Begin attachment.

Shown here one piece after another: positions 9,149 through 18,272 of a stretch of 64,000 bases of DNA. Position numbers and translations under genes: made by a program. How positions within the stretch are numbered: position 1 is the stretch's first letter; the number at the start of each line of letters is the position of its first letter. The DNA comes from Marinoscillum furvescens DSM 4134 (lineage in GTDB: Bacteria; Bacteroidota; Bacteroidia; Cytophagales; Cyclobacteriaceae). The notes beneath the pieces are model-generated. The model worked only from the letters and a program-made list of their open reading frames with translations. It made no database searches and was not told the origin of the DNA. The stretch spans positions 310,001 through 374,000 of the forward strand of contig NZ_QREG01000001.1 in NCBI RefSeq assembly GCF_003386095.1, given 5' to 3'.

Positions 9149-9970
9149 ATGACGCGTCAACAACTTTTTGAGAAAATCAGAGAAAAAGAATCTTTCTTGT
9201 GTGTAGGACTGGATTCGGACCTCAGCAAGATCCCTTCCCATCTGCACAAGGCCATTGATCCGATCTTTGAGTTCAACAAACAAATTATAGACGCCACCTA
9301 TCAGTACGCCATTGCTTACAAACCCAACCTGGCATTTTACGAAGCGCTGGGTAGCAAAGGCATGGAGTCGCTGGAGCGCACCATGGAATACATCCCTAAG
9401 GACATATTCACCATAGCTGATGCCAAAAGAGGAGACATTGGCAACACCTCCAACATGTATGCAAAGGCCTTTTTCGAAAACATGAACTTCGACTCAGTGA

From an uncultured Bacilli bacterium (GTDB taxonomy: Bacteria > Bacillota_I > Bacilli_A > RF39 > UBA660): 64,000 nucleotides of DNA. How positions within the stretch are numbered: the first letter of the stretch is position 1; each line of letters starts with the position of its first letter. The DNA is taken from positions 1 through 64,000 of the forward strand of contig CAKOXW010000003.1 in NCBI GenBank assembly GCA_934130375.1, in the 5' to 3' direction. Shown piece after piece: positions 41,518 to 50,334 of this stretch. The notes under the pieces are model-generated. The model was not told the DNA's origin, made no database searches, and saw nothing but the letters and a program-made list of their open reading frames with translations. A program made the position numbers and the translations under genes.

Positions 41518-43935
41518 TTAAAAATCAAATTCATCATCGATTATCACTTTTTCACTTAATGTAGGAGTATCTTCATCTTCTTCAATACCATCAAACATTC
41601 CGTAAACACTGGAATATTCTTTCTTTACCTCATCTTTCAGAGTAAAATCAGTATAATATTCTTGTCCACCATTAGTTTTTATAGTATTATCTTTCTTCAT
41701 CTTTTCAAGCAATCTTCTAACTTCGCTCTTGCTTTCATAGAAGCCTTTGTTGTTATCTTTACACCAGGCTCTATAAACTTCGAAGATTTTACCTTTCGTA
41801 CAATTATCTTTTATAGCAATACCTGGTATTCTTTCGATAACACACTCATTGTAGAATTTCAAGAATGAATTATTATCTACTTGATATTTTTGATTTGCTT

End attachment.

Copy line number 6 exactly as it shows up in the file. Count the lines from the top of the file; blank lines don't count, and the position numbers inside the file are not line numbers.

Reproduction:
9401 GACATATTCACCATAGCTGATGCCAAAAGAGGAGACATTGGCAACACCTCCAACATGTATGCAAAGGCCTTTTTCGAAAACATGAACTTCGACTCAGTGA